GG104 Volcanoes in the Sea
This is an introductory Geology & Geophysics course that looks at the interplay between Geology & Geophysics, and Pacific peoples, both past and present. We cover small things such as the stone implements Pacific Islanders made, how they made them, and how the geological and physical properties of certain types of stone made them better or worse for particular implements. We cover big things, such as how the geology, topography, spacing, and position in the Pacific have affected the societies that developed there prior to Western contact. Finally, we cover the geologic aspects of living on Pacific islands today, including how we should preserve the (very) finite resources, the effects of rising sea level, tsunami, volcanic eruptions, etc.
We go on field trips to Wai‘anae (to gather pōhaku for the final project and to figure out where the old caldera was via geological relationships), SE O‘ahu (to look at rejuvenation-stage volcanism and the results of erosion and giant avalanches), the North Shore (to study the effects of sea level changes), and Lē‘ahi (to make a simple geologic map), and we also take a 2-day trip to Kīlauea (to see young and sometimes active(!) volcanism).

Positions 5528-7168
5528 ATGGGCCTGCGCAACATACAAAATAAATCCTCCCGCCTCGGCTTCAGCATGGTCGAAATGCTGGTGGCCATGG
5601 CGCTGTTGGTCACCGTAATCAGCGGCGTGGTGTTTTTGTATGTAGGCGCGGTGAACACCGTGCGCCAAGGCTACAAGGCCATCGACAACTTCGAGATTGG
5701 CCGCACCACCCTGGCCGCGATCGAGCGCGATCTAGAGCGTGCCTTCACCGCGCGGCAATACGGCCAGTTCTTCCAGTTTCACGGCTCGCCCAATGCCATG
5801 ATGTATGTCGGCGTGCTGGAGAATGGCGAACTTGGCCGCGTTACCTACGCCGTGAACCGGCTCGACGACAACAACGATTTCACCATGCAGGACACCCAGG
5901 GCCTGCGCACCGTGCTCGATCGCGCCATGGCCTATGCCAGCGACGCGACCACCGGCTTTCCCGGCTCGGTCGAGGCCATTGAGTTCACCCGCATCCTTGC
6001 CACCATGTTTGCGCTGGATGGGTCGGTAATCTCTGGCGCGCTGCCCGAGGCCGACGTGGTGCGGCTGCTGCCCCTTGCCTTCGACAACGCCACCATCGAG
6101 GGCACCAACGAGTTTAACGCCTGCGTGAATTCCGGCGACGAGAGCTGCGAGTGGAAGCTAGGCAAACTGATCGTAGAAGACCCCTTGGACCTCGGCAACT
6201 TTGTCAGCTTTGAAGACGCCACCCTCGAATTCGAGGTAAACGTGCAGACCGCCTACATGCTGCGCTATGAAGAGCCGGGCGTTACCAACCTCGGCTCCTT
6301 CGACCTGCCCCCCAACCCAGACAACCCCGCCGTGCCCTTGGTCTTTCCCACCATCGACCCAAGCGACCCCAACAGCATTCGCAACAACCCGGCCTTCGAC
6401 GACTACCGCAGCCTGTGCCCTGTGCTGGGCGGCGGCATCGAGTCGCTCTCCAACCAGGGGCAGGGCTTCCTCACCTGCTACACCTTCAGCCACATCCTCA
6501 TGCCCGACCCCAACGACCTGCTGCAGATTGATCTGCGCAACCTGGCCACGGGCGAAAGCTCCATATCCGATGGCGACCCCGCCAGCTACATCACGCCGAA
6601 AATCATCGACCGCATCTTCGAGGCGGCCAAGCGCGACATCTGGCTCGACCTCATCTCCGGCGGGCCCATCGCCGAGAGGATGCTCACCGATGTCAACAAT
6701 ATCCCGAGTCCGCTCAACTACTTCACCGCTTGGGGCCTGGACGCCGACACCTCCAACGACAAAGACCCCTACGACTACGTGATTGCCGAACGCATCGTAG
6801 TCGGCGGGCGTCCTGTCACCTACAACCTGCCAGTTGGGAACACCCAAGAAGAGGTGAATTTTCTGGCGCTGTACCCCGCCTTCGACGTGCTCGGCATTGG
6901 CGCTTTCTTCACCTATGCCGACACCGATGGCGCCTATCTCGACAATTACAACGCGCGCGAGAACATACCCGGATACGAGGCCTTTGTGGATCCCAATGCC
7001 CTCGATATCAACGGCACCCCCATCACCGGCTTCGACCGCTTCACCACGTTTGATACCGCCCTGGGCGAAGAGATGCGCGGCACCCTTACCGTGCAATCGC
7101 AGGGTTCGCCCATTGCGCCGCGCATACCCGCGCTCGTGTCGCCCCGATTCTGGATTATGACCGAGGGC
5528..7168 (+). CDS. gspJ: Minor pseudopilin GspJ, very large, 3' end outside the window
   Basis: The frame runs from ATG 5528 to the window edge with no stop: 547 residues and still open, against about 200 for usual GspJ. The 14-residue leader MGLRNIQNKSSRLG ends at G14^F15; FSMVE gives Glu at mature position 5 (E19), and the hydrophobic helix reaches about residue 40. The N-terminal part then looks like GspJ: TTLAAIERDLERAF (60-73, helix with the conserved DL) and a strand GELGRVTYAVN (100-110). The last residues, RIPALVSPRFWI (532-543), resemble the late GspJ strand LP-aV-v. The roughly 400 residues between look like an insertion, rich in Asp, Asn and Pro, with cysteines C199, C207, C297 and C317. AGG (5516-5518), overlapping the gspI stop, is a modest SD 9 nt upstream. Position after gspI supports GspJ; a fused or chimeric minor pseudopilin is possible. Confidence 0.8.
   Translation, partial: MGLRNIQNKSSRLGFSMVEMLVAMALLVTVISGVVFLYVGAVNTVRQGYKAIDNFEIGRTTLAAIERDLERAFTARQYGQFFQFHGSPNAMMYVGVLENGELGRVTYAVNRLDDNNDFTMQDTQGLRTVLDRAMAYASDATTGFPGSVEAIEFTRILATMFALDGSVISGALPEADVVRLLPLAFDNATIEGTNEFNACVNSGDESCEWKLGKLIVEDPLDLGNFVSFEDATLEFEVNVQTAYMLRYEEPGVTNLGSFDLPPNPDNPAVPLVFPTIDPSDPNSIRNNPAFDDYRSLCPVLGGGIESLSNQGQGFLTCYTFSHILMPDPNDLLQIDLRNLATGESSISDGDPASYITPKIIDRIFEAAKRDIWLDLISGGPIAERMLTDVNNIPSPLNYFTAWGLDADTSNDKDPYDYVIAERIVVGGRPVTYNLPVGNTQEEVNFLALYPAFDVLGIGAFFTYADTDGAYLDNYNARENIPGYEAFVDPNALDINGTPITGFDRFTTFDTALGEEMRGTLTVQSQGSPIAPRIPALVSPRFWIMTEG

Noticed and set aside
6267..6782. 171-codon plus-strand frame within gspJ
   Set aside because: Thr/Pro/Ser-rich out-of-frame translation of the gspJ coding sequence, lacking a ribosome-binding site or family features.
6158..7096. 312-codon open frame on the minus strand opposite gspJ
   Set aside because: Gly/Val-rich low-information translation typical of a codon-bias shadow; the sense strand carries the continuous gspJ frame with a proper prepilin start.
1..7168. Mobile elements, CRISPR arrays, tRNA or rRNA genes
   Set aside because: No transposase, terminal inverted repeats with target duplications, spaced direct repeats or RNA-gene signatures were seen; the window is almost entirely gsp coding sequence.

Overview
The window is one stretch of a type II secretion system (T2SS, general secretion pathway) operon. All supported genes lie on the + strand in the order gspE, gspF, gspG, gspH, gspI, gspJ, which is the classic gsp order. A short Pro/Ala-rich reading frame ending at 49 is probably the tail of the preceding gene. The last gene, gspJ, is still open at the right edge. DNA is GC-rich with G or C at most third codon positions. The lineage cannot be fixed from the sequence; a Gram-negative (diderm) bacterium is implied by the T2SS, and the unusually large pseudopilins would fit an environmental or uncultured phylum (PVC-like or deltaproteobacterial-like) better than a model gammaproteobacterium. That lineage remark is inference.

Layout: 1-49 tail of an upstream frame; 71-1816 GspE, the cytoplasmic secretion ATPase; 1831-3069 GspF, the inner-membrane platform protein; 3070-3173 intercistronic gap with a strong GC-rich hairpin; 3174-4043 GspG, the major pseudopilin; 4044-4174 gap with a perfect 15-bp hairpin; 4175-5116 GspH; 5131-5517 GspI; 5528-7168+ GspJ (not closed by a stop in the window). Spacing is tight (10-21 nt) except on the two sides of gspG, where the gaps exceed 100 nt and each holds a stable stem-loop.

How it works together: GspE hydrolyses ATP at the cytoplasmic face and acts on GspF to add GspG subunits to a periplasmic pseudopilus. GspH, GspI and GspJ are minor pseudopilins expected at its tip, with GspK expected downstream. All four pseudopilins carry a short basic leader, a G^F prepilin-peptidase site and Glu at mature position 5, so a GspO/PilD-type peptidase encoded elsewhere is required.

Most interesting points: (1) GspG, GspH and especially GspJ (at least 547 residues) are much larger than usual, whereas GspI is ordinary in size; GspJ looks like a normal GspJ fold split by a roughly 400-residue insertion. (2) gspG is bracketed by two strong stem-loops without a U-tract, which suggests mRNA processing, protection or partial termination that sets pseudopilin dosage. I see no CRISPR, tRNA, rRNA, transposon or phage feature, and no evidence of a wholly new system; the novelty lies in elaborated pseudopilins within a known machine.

The final project is to produce a stone implement using only traditional techniques “stone on stone”, as they say.
There is no one text that works perfectly for this course, so readings are assigned from a wide variety of books, journal articles, and web pages. Guest speakers add their expertise and interesting perspectives. The course carries a Hawaiian, Asian, and Pacific Focus designation (H-focus), and it is offered in odd-numbered Fall semesters.
EXAM STUDY GUIDES
PHOTOS FROM FIELD TRIPS
SE O‘ahu: 2007
PHOTOS OF STONE IMPLEMENTS
2005 (GG103), 2007, 2009